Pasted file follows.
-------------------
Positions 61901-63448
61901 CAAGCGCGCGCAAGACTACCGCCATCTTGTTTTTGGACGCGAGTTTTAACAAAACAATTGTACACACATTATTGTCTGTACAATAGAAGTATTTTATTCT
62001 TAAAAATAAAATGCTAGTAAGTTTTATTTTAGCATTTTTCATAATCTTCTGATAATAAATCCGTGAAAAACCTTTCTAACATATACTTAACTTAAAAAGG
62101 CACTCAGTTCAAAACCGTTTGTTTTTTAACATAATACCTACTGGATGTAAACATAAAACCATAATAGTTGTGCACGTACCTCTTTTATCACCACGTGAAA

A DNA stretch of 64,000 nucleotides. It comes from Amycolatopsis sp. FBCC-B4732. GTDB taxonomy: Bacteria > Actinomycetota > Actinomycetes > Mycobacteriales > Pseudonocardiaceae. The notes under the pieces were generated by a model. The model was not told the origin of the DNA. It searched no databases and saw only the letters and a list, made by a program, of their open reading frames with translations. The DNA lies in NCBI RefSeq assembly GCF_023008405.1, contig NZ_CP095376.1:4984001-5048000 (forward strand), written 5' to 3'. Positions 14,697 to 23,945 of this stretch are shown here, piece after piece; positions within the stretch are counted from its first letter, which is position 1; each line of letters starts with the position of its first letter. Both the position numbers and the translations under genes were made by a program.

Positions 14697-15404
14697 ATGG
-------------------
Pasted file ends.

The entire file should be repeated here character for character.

Positions 61901-63448
61901 CAAGCGCGCGCAAGACTACCGCCATCTTGTTTTTGGACGCGAGTTTTAACAAAACAATTGTACACACATTATTGTCTGTACAATAGAAGTATTTTATTCT
62001 TAAAAATAAAATGCTAGTAAGTTTTATTTTAGCATTTTTCATAATCTTCTGATAATAAATCCGTGAAAAACCTTTCTAACATATACTTAACTTAAAAAGG
62101 CACTCAGTTCAAAACCGTTTGTTTTTTAACATAATACCTACTGGATGTAAACATAAAACCATAATAGTTGTGCACGTACCTCTTTTATCACCACGTGAAA

A DNA stretch of 64,000 nucleotides. It comes from Amycolatopsis sp. FBCC-B4732. GTDB taxonomy: Bacteria > Actinomycetota > Actinomycetes > Mycobacteriales > Pseudonocardiaceae. The notes under the pieces were generated by a model. The model was not told the origin of the DNA. It searched no databases and saw only the letters and a list, made by a program, of their open reading frames with translations. The DNA lies in NCBI RefSeq assembly GCF_023008405.1, contig NZ_CP095376.1:4984001-5048000 (forward strand), written 5' to 3'. Positions 14,697 to 23,945 of this stretch are shown here, piece after piece; positions within the stretch are counted from its first letter, which is position 1; each line of letters starts with the position of its first letter. Both the position numbers and the translations under genes were made by a program.

Positions 14697-15404
14697 ATGG